Acting Temple University President JoAnne Epps(Philadelphia Tribune photo).
(This story was updated at 5:25 p.m. on Tuesday, April 11, 2023 to include new reporting)
PHILADELPHIA — Former Temple Law School Dean JoAnne Epps has been named Temple University’s acting president, the state-related school announced Tuesday.
Mitchell Morgan, the chairperson of Temple’s Board of Trustees, made the announcement in an email sent out shortly after 5 p.m.
“There is no one more qualified than JoAnne Epps to lead us through this critical moment in our history, and we are grateful she has accepted this responsibility,” Morgan wrote. “We look to her for guidance and thoughtful leadership as we continue to focus on developing and implementing solutions to some of our key challenges.
Epps, 71, replaces Temple’s former president Jason Wingard, who resigned on March 31.
Epps served as Temple’s school dean from July 2008 until her appointment as executive vice president and provost of Temple University in July 2016.
She left Temple as part of a senior management shakeup by Wingard in 2021.
Wingard, 51, was appointed to lead the 33,600-student university in July 2021 and was the school’s first African-American president.
He got the top spot after a 10-month nationwide search.
But Wingard’s tenure was rocky. He resigned after a six-week strike by The Temple University Graduate Students Association and the shooting death of Temple Police Sgt. Christopher Fitzgerald in February. Fitzgerald, 31, was the first line-of-duty death in the history of the campus police department.
The university is also dealing with public safety concerns on campus, the ongoing gun violence in the city, dropping enrollment and financial issues.
Epps taught law at Temple for more than 30 years. Before that she was an assistant U.S. Attorney in Philadelphia and Deputy City Attorney in Los Angeles.
According to her Temple University biography, “Epps was an outspoken advocate for legal education that emphasized institutional responsiveness over a one-size-fits-all curricular model … Her commitment to curricular innovation and experiential legal education garnered Temple significant praise, in particular for its innovative first-year experiential courses and nationally recognized clinical opportunities. It also inspired the creation of the Stephen and Sandra Sheller Center for Social Justice at Temple Law School.”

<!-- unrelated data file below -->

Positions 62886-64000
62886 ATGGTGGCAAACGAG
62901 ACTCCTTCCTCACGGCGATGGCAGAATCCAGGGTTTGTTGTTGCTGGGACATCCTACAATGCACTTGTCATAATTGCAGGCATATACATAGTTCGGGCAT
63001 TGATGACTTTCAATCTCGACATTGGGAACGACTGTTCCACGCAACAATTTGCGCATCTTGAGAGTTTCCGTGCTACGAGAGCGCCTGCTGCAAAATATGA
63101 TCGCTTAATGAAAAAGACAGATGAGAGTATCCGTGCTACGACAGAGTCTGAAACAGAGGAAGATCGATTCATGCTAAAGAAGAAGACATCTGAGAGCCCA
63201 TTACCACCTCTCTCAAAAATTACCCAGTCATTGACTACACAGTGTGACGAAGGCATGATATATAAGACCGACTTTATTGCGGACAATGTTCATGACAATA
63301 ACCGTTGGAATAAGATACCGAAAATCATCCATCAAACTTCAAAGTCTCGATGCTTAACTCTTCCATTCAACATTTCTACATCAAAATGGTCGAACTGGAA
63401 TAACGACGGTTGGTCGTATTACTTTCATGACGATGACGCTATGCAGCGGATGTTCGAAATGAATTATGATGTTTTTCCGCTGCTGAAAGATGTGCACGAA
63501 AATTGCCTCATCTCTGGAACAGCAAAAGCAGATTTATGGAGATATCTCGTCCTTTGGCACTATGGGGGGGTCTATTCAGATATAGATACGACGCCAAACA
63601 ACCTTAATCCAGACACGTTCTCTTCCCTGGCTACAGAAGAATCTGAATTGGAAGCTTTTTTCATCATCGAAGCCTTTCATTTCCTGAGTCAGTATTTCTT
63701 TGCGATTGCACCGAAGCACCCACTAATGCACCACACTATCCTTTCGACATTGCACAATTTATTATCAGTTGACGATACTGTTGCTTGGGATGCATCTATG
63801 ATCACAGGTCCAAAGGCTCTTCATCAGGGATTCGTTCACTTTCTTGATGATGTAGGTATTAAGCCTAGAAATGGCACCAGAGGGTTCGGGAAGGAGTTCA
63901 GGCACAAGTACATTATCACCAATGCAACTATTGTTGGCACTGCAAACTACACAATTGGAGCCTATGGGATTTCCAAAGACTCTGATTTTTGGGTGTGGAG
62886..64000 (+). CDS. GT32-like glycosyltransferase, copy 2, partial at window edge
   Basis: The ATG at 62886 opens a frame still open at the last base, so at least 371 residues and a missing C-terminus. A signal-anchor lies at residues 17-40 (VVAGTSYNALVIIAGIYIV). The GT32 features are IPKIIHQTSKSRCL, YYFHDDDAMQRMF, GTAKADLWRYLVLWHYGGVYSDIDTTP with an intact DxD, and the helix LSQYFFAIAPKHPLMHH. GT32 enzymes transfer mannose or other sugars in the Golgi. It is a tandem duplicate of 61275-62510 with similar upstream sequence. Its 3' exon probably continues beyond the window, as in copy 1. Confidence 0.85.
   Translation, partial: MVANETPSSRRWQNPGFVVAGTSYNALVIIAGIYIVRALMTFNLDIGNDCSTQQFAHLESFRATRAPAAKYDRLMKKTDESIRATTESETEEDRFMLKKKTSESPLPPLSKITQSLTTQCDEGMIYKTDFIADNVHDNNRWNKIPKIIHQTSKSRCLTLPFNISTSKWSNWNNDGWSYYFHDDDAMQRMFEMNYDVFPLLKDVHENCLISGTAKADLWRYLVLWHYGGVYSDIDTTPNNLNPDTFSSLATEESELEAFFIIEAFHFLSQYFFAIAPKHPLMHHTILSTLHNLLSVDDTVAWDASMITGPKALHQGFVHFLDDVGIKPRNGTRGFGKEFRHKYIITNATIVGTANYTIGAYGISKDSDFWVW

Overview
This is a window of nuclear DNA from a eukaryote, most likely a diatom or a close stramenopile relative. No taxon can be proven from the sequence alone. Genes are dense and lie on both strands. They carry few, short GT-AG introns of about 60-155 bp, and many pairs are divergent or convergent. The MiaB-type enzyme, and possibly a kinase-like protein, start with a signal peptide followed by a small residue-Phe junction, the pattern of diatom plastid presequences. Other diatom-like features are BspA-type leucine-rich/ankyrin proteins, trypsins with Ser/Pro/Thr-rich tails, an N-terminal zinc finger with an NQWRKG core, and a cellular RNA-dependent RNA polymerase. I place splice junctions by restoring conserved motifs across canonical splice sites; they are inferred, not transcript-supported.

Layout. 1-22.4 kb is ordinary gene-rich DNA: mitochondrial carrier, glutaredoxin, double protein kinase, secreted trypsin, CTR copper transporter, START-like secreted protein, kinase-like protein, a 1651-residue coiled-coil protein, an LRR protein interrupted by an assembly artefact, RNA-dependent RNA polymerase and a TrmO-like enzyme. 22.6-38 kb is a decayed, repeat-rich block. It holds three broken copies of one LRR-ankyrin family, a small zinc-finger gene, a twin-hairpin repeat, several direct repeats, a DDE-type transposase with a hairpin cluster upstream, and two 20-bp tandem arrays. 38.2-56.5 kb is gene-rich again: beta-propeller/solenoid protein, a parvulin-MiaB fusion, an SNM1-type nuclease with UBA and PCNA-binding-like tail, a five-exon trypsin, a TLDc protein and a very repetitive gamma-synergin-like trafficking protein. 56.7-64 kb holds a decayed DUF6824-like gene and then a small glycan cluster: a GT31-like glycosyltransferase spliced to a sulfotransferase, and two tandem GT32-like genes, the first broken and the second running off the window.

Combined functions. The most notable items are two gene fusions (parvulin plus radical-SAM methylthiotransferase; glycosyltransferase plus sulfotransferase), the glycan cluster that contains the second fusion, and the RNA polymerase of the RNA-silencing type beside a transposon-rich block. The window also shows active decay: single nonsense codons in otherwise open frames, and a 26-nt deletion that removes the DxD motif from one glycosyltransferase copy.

Epps has held leadership roles in the American Bar Association, the National Association of Women Lawyers and the American Law Institute affiliate, ALI-ABA. She was given a 2015 Spirit of Excellence Award by the American Bar Association, the 2015 M. Ashley Dickerson Award by the National Association of Women Lawyers, and the 2014 Justice Sonia Sotomayor Diversity Award by the Philadelphia Bar Association.
Epps is a three-time honoree by Lawyers of Color Magazine as one of the 100 most influential Black lawyers in the country. In 2009, the Philadelphia Bar Association gave her the Sandra Day O’Connor Award, given to “a woman attorney who has demonstrated superior legal talent, achieved significant legal accomplishments and has furthered the advancement of women in both the profession and the community.”
She was the first chair of Philadelphia’s Police Oversight Board from 2015 to 2017. The panel was formed in response to a Justice Department report about Philadelphia police shootings.
Epps was also appointed by the U.S. District Court from 2011 to 2019 to monitor the city’s compliance with litigation that challenged the controversial stop-and-frisk policies.
She has taught advocacy law around the world in Arusha, Tanzania; Beijing, China; Japan and Darfur, Sudan.
Epps is a Cheltenham native who received her bachelor’s degree from Trinity College in Hartford, Connecticut, in 1973 and her law degree from Yale in 1976.
This story first appeared in the Philadelphia Tribune, a publishing partner of the Pennsylvania Capital-Star.
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